"Having lived here the years that are my best,I call it home. I am content to stay. I have no bird's desire to fly away. I envy neither north, east, south, nor west."
Robert Churchill Francis was an American poet and essayist, born in Upland, Pennsylvania on August 2, 1901. Francis attended Harvard College where he received his Bachelor’s Degree in literature in 1923. After receiving his degree and teaching English in the prep school of the American University in Beirut, Lebanon, he returned to Harvard in 1923 to study for a Master’s Degree in Education. In 1926 he moved to Amherst to teach English at Amherst High School. After serving in the Army in 1944, he started working for a short time at Mount Holyoke College, but then shifted his focus entirely to writing. In the summer of 1940, Francis bought a half-acre of land on Market Hill Road where he built the house that currently stands on the site. During his time in Amherst, he became an associate of Robert Frost as well as a friend of many other writers. His writing was recognized, winning him the Rome Prize of the American Academy of Arts and Letters, and the position of Phi Beta Kappa poet for both Tufts and Harvard universities. Robert Francis died in Amherst in July 1987.
Francis published his first book of poems, Stand With Me Here, in 1936 and his second volume, Valhalla and Other Poems, in 1938. His volumes of poetry are represented in Collected Poems, 1936-1976. In addition to contributing to a regular column, “Country Comment,” to Forum Magazine, among other things that Francis published are the novel We Fly Away in 1948, more volumes of poems including Face Against the Glass from 1950, an autobiography entitled The Trouble with Francis in 1971, and a final volume of poetry called Late Fire, Late Snow. Francis’ poems vary widely in subjects and themes, however there is a unifying gentle tone to all of his work.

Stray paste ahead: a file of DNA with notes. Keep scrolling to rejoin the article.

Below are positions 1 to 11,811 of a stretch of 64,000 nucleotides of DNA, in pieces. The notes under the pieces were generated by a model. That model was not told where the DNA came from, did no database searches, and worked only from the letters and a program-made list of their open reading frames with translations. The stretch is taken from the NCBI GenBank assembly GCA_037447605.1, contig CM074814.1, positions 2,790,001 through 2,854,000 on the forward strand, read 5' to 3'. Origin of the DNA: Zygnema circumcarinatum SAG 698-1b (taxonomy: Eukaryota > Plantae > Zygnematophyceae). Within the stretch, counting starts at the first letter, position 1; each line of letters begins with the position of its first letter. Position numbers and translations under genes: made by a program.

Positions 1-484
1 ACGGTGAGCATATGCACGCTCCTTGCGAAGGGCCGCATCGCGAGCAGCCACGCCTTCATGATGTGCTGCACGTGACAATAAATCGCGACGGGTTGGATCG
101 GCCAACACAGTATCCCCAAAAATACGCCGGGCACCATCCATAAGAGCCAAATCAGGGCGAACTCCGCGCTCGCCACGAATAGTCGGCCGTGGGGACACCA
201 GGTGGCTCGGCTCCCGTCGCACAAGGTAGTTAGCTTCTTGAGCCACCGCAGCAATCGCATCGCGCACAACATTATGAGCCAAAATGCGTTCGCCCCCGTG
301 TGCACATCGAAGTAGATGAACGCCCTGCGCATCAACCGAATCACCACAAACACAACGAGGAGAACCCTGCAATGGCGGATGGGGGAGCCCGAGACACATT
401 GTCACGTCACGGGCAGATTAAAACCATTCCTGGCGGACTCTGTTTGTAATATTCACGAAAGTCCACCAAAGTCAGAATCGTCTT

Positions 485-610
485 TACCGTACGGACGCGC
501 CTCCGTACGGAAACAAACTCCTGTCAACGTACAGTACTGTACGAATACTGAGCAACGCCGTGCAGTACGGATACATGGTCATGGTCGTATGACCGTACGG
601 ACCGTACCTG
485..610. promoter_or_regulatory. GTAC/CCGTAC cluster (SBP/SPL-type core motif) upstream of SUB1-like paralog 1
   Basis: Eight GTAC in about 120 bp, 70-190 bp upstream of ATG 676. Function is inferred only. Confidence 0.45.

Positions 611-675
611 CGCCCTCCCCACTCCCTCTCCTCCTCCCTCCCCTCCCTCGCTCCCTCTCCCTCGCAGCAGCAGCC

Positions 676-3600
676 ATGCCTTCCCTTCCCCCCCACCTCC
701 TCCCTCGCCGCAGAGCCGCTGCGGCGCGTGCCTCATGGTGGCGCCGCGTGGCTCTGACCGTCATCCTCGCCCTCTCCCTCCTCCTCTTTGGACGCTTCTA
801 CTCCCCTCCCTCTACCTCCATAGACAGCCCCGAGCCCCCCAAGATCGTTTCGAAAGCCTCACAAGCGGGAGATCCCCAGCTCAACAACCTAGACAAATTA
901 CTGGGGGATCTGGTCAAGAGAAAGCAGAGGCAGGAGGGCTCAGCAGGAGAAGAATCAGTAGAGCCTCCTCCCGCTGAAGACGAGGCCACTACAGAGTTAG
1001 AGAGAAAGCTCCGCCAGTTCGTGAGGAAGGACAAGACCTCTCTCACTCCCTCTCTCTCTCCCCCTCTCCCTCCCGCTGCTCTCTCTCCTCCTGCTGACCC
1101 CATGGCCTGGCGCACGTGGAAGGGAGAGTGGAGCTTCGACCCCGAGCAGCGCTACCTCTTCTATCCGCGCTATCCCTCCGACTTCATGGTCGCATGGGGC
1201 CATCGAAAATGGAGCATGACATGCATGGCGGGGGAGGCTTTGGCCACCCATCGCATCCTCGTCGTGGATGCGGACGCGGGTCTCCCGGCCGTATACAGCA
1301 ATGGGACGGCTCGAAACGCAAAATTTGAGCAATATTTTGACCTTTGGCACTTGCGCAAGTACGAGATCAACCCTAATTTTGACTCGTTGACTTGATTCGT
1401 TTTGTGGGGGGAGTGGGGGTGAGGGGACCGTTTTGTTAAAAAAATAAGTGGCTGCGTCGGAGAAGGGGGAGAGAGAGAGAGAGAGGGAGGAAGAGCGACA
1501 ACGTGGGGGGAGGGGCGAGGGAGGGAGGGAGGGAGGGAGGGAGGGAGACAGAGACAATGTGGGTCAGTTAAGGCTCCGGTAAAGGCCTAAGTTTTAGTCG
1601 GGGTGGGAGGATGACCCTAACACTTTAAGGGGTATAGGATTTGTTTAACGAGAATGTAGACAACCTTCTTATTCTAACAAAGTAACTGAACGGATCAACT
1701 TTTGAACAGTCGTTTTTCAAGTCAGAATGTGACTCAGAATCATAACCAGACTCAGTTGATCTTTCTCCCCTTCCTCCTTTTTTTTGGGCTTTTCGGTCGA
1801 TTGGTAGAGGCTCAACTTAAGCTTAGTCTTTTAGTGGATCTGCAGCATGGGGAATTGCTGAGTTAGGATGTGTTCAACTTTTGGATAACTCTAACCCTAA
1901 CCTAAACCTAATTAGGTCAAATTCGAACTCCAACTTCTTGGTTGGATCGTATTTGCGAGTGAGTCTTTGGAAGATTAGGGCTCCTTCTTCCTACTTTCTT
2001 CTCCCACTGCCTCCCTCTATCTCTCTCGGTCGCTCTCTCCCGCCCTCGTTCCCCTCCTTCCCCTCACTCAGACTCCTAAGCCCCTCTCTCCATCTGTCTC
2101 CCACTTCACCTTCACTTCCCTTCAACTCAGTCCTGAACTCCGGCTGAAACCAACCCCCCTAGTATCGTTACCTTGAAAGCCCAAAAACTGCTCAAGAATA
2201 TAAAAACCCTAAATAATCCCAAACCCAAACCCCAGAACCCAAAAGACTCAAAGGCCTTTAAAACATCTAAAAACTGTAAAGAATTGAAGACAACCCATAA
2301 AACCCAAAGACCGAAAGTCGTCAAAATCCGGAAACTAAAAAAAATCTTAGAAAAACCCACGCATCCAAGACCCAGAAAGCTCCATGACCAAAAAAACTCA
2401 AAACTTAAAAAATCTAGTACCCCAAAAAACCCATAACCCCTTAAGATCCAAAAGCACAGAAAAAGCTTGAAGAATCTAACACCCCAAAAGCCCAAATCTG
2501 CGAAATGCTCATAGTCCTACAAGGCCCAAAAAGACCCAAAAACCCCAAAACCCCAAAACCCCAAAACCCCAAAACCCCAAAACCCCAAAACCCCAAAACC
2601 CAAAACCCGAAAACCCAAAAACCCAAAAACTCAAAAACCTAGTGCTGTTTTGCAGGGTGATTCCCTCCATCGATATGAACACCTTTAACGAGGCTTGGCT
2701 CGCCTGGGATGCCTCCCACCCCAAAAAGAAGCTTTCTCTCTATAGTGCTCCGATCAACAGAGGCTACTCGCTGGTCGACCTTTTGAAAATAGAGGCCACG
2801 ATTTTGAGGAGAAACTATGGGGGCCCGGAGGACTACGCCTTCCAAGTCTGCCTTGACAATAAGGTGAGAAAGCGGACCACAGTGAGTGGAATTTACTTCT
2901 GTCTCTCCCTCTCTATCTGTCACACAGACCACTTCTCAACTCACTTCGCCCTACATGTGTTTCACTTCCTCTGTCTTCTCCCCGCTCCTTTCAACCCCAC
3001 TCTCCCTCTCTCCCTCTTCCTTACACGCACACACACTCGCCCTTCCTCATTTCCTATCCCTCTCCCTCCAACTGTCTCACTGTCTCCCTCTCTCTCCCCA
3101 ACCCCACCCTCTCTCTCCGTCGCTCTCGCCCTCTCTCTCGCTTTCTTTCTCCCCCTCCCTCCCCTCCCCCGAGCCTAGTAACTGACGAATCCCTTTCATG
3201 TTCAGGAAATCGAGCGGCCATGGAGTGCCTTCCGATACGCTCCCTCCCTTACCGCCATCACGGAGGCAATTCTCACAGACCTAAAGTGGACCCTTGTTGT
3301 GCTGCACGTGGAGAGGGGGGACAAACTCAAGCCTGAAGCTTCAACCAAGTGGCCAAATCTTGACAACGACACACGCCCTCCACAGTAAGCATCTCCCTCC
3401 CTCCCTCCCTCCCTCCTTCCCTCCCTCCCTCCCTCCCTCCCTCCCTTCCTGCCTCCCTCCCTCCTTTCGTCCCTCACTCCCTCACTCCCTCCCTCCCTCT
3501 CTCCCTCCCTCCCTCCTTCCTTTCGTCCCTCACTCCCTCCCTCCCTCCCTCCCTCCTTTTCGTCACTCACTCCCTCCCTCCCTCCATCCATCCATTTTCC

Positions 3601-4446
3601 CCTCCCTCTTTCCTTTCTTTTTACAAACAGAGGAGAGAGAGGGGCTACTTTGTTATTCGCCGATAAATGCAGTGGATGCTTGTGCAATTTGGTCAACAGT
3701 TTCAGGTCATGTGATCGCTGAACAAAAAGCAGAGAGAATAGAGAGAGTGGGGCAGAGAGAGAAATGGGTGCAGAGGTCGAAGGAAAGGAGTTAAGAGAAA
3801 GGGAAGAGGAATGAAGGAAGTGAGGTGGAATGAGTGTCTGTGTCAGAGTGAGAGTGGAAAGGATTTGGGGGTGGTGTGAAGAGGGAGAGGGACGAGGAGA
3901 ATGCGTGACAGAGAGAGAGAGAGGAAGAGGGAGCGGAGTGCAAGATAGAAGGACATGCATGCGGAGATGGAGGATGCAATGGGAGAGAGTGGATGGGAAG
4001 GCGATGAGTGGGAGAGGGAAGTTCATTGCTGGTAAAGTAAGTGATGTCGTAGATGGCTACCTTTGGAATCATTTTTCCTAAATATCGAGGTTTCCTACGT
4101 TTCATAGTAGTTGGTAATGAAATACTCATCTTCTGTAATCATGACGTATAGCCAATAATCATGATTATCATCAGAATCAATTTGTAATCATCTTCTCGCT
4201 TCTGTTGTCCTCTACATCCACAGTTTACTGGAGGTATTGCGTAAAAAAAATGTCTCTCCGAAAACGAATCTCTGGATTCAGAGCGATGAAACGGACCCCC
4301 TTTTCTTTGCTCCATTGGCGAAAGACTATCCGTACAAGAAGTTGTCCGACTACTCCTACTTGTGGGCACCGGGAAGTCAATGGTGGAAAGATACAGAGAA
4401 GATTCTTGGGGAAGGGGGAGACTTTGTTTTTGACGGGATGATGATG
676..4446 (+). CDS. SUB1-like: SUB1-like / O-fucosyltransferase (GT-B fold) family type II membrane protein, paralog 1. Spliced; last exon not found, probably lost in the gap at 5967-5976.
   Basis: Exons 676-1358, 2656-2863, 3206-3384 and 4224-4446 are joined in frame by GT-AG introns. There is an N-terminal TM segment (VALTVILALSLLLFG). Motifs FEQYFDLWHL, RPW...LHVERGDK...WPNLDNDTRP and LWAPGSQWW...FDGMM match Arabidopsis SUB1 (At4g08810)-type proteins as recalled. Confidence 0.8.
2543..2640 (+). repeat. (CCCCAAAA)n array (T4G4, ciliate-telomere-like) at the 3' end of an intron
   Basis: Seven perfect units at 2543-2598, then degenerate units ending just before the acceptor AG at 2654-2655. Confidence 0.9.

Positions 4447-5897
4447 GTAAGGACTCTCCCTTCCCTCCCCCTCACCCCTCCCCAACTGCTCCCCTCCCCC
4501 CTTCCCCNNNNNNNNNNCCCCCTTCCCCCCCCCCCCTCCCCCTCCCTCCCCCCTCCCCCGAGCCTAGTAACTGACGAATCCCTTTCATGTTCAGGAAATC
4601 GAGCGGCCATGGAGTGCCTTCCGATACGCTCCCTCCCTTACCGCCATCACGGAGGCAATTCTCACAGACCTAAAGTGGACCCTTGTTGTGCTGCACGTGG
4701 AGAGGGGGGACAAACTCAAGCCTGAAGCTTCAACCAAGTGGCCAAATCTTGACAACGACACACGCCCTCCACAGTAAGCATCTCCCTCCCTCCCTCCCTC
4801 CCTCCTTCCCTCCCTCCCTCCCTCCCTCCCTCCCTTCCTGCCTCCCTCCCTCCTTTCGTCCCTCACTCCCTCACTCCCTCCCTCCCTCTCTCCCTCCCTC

Robert Frost, one of Francis’ poetic mentors, said that Francis was “of all the great neglected poets, the greatest.” Francis received numerous awards including the Shelly Memorial Award and the Golden Rose of the New England Poetry Club. In Amherst, he was regularly called upon to give readings of his work at the Jones Library and on several occasions, he was featured on “Poems to a Listener,” a program on the Five College radio station, WFCR. Nationally, the Academy of American Poets recognized Francis with its award for “distinguished poetic achievement” in April 1984. The Juniper Prize in Poetry, established by the UMass Press in 1975, is named in honor of Francis’ North Amherst home.
Francis built his small house on Market Hill Road in 1940 and called it “Fort Juniper” in honor of the infallibility of the common pasture juniper. The entire cost of his 20’ by 22’ house was $1,500 and every tiny detail from the construction ledger he kept is recorded in his autobiography. Today the Robert Francis Trust offers the house as residence to poets and writers seeking a quiet place to concentrate on their work. The house is built of hurricane pine, including the framework, floors and inner walls, except for the ceiling, which is of plywood.
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